Internship Weeks 6 & 7: Are the Lemurs Reading?
by | August 29th, 2012

Intern Stephanie Lo

Gripping a stopwatch, pen and clipboard in the palms of my hands, I walk up towards the Oakland Zoo‘s lemur deck to conduct observations. Typically directly after serving one of their meals, the other intern and I will pick two lemurs and record their behavior for up to an hour. The behavior categories include interacting with enrichment, which we vary throughout the week. By recording how much time a lemur spends on a particular activity, we can construct a graph of their “typical day.” When I first began interning on String 7, it was difficult to identify and tell apart any of the lemurs. Now, I am able to distinguish the animals apart by their physical characteristics and personality.

 

Ring tailed lemurs interacting with phone book enrichment item.

“Are the lemurs reading?” one visitor asked me after I served their lunch. No, the phone books were one of the manipulative enrichments used this week. Stuffing pieces of produce between the phone book’s pages encourages the lemurs to manipulate the item to reach the food. By conducting observations of the lemurs, I can later analyze the data and compare the effectiveness of each enrichment item. Even though PVC pipe connectors, cat litter containers, and cardboard boxes sound like an odd combination, they are other examples of manipulative lemur enrichment. Both the plastic cat litter containers and cardboard boxes contain holes into which the lemurs must reach, and we sometimes use clips to hang up two of the plastic containers.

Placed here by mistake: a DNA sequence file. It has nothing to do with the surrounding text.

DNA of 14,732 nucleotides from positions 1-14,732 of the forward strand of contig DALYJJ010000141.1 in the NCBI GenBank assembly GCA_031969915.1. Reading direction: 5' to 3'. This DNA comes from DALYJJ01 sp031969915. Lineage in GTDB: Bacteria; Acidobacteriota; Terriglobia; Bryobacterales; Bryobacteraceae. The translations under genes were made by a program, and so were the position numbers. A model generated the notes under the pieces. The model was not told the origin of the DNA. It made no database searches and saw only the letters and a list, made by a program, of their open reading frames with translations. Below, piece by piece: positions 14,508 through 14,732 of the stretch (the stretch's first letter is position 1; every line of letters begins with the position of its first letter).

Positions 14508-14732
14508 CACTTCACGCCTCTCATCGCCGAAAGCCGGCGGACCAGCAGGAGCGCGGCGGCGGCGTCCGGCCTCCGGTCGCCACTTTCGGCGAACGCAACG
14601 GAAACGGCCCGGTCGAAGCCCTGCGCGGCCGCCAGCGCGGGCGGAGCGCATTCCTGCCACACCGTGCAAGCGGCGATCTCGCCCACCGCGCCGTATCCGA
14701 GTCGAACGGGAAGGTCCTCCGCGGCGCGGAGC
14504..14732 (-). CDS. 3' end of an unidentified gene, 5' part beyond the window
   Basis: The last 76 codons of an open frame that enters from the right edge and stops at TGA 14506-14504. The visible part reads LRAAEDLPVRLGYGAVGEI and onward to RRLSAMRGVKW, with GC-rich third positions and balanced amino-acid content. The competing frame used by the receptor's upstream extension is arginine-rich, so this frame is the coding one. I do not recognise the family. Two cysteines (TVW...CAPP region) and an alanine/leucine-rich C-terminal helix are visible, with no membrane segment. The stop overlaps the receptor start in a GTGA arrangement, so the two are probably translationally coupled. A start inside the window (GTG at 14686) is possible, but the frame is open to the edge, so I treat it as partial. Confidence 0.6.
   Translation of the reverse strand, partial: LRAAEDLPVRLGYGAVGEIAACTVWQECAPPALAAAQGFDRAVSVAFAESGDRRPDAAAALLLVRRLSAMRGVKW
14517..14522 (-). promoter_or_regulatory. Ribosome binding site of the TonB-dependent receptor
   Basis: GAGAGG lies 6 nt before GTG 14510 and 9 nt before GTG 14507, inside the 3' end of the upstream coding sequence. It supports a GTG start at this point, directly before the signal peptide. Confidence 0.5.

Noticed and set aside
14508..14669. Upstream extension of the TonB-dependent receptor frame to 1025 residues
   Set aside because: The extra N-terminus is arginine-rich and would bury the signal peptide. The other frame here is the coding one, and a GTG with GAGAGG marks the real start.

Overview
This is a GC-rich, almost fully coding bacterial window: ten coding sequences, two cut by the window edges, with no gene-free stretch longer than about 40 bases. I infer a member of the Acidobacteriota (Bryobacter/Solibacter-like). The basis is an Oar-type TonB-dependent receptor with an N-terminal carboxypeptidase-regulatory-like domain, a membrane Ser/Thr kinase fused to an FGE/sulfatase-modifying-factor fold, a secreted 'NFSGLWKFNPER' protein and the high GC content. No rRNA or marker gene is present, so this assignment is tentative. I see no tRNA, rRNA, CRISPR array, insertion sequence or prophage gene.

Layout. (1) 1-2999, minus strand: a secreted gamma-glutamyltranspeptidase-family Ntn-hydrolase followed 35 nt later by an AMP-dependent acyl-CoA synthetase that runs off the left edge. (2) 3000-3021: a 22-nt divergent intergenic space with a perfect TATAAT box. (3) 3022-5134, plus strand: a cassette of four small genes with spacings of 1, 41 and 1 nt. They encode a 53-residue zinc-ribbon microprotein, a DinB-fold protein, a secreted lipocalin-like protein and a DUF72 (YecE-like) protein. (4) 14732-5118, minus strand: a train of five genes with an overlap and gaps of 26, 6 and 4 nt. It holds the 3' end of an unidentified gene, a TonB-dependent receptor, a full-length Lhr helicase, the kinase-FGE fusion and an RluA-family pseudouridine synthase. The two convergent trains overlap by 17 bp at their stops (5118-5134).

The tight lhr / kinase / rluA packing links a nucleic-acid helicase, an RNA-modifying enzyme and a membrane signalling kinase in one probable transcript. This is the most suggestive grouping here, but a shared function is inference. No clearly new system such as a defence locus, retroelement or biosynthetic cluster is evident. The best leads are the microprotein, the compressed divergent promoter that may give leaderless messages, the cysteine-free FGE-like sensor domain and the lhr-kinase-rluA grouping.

Eugene and Anthony, the two blue-eyed black lemurs, slowly approached me while eyeing the dried cranberries in my hand. I felt the smoothness of Eugene’s palms as he reached out to grasp the cranberry. His aquamarine eyes darted around as he chewed the sliver of cranberry. On Wednesday morning, I got the chance to assist the zoo keeper with cooperative feeding out on exhibit. Cooperative feeding rewards the dominant individual for letting the subordinate individual to eat in its presence. The male ring tail lemur, Jeager, is subordinate to the three female ring tail lemurs; the two blue-eyed black lemurs are also subordinate to the females. Every time the dominant female saw me feed the blue-eyed black lemurs that were about 10 feet away, the zoo keeper would reward her for not chasing them away. Helping with cooperative feeding is an opportunity to work closely with the lemurs and observe how it shapes their behavior.

 

One of the Oakland Zoo’s vet technicians led this week’s behind-the-scenes tour  of the Veterinary Care Center (VCC). I got to see some of the portable equipment the VCC staff uses, such as the anesthesia and x-ray machines. The vet technician showed us the various sizes of tracheal tubes used for anesthetizing the zoo animals, which range in size from a small bird to an elephant. She said that the VCC sometimes will coordinate with other veterinarians for major procedures. For the larger animals, such as elephants and lions, the VCC staff can exam or treat them in their night house because they will not fit into the surgery room.

Wooden feeders are an example of manipulative enrichment.

Plastic cat litter containers have holes cut in the sides. They can be hung up in the exhibit so lemurs must balance and reach inside for food items.

Cardboard boxes can be filled with straw and the lemurs’ food.

 

 

Tags: , , , , ,

Comments are closed.